SYNOPSIS [1st March,2022] Day 30: IASbaba’s TLP (Phase 1): UPSC Mains Answer Writing (General Studies)

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  • March 4, 2022
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TLP-UPSC Mains Answer Writing, Yesterday's Synopsis
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SYNOPSIS [1st March,2022] Day 30: IASbaba’s TLP (Phase 1): UPSC Mains Answer Writing (General Studies)


1. What are the key challenges in using digital solutions to address poverty and associated issues? Illustrate. 


Candidates need to write about poverty and related issues which government is trying to curb. Candidates have to link and write about challenges in curbing such issues with use of digital solutions. 


Reducing poverty has become an international concern as SDG 1 targets to end poverty in all its forms everywhere. Still a big part of the population in india is living Below the Poverty Line. As per Tendulkar Committee this estimation is around 21.9% of the total population of the country.


  • Digital divide: Even in the era of science and technology, there is still huge gap exists between users and nonusers of e-govt. services. In fact, in India, majority of the masses, who living below poverty line and they deprived of govt. services. In contrast, some portion of people are immensely using the e-services of government . However, this gap needs to be made narrow, then only ,the benefits of e-governance would be utilized equally.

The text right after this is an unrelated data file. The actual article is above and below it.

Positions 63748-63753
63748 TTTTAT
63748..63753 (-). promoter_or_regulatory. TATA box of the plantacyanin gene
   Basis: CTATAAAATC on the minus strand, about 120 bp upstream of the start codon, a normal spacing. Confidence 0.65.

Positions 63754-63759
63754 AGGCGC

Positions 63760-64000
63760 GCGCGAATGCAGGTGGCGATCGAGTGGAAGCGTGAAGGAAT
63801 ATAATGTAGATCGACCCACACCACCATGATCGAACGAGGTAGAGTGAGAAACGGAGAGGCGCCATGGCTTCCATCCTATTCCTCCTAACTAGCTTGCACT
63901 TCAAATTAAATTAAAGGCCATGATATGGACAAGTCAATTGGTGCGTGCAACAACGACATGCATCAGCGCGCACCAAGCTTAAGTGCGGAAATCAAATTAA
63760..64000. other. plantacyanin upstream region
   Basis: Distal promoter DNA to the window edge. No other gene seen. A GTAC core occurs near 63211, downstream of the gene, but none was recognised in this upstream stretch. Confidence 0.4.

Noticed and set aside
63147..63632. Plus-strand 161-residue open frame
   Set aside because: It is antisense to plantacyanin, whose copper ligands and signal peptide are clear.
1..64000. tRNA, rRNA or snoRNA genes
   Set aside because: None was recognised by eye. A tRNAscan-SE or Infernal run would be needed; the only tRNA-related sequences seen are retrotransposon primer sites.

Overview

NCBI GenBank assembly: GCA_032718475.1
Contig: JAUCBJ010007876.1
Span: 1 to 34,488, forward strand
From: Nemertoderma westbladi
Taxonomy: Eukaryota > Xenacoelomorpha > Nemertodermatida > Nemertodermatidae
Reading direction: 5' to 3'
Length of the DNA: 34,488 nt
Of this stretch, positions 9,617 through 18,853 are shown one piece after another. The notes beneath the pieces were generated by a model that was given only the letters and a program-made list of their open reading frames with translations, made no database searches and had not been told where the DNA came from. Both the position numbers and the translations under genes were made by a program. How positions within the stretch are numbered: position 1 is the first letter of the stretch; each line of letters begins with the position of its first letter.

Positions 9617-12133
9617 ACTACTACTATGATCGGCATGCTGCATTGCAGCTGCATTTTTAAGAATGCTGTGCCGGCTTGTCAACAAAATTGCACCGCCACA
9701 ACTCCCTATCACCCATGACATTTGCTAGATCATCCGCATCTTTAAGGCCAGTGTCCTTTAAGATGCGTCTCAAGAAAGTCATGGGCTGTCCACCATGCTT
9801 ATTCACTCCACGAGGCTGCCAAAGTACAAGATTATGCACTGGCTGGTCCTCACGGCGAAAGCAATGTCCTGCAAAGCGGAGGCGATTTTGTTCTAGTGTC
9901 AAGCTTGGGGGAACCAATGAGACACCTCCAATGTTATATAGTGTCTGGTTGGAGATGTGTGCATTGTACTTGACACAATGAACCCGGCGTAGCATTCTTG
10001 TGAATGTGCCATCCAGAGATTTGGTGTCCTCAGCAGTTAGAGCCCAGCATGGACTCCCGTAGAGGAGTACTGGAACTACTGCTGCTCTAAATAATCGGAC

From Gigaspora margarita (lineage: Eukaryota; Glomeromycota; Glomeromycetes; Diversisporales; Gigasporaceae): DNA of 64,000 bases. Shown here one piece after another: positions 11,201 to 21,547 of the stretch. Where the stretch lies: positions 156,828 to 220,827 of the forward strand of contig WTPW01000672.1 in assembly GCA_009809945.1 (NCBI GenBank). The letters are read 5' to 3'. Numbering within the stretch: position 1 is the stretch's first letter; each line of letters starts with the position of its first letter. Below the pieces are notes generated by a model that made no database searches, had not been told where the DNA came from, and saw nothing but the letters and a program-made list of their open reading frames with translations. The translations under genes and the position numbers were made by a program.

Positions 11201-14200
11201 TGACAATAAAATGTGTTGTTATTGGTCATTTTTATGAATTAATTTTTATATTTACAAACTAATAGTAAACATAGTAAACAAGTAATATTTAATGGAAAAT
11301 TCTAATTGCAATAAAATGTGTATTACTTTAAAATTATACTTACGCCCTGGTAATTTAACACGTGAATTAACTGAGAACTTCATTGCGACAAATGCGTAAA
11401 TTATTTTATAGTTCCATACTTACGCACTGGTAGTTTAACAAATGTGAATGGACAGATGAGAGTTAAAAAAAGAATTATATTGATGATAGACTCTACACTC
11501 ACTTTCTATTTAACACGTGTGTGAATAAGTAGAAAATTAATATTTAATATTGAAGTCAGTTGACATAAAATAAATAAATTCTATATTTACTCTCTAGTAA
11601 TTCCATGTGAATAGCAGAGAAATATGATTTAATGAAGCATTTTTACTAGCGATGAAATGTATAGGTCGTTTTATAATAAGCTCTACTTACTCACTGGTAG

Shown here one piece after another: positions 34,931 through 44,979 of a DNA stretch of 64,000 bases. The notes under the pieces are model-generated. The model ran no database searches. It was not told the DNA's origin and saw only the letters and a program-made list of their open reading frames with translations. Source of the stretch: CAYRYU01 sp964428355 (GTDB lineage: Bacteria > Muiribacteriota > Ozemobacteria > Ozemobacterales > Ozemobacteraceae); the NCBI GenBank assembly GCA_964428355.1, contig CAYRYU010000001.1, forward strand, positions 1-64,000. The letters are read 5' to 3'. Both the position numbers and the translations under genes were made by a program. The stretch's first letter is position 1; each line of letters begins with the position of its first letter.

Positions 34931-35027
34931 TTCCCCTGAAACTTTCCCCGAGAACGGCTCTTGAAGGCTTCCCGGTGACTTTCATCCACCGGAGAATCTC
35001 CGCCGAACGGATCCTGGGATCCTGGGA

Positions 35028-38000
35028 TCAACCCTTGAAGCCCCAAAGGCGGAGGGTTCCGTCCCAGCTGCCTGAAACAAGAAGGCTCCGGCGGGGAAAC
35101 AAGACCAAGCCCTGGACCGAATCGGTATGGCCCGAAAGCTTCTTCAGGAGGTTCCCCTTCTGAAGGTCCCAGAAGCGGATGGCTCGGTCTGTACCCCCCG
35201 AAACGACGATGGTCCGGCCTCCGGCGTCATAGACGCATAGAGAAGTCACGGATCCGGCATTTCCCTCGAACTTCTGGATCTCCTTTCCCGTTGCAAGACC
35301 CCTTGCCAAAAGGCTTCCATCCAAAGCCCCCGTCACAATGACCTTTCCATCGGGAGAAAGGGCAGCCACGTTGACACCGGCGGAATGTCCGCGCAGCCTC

• Use of local language: The access of information must be permitted in the language most comfortable to the public user, generally the local language. There already exist technologies such as GIST and language software by which transliteration from English into other languages can be made.
  • Information: Reliability of the digitally published information when rules, regulations, and requirements get changed on daily basis remains questionable.
  • Communication: The absence of interpersonal communication with and by the governmental agencies can leave many stakeholders unattended and disappointed.
  • Infrastructure: Before Internet literacy, Internet infrastructure to interconnect computers and users on the Internet is an essential requirement. This infrastructure includes physical hardware, transmission media, and software; without this, e-governance is a remote service.
  • Gender Divide: Women are still lagging. Men are 90% more likely to own a mobile phone than women. Even among women owning mobile phones they have no access to internet connectivity.